The Jungle

Word Count: 1546

This book
was fact. Upton Sinclair visited Chicago in November 1904 to do
research for the book. Sinclair lived in a neighborhood called
Packingtown for seven weeks. While in Packingtown, Sinclair
interviewed workers, lawyers, doctors, saloonkeepers, and social workers.
The book deals with the greed and ruthless competition that turned
America into a brutal country, which Sinclair referred to as a "jungle."
The Jungle also tells how those at the bottom of the economic ladder, who
were wage-earners and their families, are at a great disadvantage in the
capitalist country. The wage-earners are slaves to the sudden wishes of
their masters, who are the capitalists who own and run private
The Jungle starts with the marriage of Ona Lukoszaite and Jurgis
Rudkus in America, which was organized by Ona\'s cousin Marija. The
novel then flashes back to their lives in a rural Lithuanian town, and
how their families, Ona\'s stepmother Elzbieta, and her five children,
Jurgis\' father, and four other adults, thought that America would be such
a great place to live in and decided to move to America. The day after
the wedding is over, everyone was back to work and Jurgis and Ona\'s
married life was cheerless. The pressures of work, poverty and illness
stifles the families spirits and then Dede Antanas, Jurgis\' dad, dies.
After Jurgis gives his father an inexpensive funeral, he decides to join
the Union and begins to learn English and gets an unfriendly opinion of
democracy. Jurgis begins to see how the packers operate, they sell spoiled
or contaminated meat without remorse. Workers are exposed to awful
occupational diseases without protection. Then, Ona give\'s birth to a
baby boy. The families third winter in America starts with Jurgis
getting injured on the job and Jonas, Elzbieta\'s brother, disappearing,
leaving the families income to decrease by one third. When Jurgis
recovers and goes to get his job back, he finds it gone and must find
another job. He finds a job at Durham\'s Fertilizer Plant. Because of the
smell of the plant, Jurgis starts to drink. He then finds out that Ona is
pregnant again, and he isn\'t the father. Ona\'s boss, Phil Connor,
threatened to fire everyone in her family if she did not submit herself to
him. Jurgis nearly kills Connor when he finds out and is sent to jail.
When Jurgis is let out of jail, he finds his family evicted from the
house they tried so hard to keep, and back to the lodging house where the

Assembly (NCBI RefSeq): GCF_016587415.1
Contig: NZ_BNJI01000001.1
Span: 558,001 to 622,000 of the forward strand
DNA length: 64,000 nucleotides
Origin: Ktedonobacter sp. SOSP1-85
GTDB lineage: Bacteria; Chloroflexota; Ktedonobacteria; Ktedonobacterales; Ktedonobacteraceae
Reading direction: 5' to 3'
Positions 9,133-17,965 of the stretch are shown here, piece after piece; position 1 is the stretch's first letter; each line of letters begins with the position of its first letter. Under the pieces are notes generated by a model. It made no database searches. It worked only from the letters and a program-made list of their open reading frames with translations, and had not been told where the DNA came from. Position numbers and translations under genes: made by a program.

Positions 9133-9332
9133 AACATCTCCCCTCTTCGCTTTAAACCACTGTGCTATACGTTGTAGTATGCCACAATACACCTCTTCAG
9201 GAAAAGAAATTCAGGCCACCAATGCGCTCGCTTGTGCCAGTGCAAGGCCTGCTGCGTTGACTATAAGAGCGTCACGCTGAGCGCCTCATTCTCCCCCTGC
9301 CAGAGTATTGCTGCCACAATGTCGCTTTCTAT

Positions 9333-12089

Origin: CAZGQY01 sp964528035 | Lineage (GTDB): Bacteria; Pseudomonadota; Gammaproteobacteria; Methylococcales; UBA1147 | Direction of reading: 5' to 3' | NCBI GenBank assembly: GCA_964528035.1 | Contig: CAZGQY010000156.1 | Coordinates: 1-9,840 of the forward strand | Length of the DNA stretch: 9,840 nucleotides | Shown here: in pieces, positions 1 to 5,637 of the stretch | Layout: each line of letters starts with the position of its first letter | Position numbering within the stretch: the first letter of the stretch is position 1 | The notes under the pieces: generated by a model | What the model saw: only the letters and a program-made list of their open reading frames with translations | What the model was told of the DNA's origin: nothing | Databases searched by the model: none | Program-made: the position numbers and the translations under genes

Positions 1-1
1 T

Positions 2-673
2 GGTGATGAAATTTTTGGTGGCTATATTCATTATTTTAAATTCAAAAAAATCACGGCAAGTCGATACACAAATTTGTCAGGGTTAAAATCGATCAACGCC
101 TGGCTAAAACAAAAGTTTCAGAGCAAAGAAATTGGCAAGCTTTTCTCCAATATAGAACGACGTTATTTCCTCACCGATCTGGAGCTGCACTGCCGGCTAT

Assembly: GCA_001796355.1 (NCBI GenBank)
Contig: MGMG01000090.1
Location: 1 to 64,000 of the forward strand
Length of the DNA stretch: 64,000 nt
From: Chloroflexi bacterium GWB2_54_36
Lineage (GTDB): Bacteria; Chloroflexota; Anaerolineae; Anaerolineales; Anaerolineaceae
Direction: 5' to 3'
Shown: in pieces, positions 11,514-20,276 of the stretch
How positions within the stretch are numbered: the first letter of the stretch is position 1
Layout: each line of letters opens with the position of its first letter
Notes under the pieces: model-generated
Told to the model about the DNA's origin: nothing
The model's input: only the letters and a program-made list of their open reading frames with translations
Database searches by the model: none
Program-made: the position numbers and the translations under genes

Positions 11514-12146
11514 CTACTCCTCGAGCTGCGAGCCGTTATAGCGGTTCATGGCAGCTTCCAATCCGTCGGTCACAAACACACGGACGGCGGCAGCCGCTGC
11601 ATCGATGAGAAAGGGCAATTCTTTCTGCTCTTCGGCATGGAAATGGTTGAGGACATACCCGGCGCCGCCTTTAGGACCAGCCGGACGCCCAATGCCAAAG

family was when they first arrived. Upon finding the family, Ona is
giving birth, and Jurgis persuades a midwife to help, to no benefit, and
Ona and the baby die. Jurgis wants to leave, but because of his son,
Antanas, Jurgis stays and gets a job then is laid off, so Jurgis gets a job at
a steel plant, then his son accidentally drowns. Jurgis then becomes a
runaway. After an on the job injury lands Jurgis in the hospital, he joins
the army of unemployed men hunting for work. During a high
unemployment time in January 1904, Jurgis starts begging and meets the
drunken son of a meat packing family and goes home with him. When he
leaves the family, he is full and has a $100 bill. When a bartender cheats
Jurgis out of the money, he attacks him and is arrested and jailed. Jurgis
then goes to the stockyards as an undercover worker of the Democratic
boss. Jurgis promotes the boss\'s choice for representative, the Republican
candidate. Jurgis then gets a foreman job and takes bribes from his men
and beats up strikers for the packers. A second attack on Phil Connor
lands Jurgis in jail again. Jurgis then posts bail and flees, going back to
begging. He meets an old friend who gives him Marija\'s address. He
finds her and discovers she is a prostitute and drug addict. Then Jurgis
walks in a political rally to keep warm. An emotional public speaker
converts Jurgis to socialism and his life takes a new turn; he\'s given a
new job as a porter in a hotel owned by a socialist. The novel ends on
election night in 1904, where Jurgis learns his party has made a strong
Upton Sinclair is trying to tell the readers of The Jungle how bad it
was for wage-earners in the early 1900\'s. Because workers were often
ignorant of their own best interests, they would unknowingly take steps
to defeat them. Workers would back the wrong candidates, manufacture
goods that might harm them, and break strikes that could benefit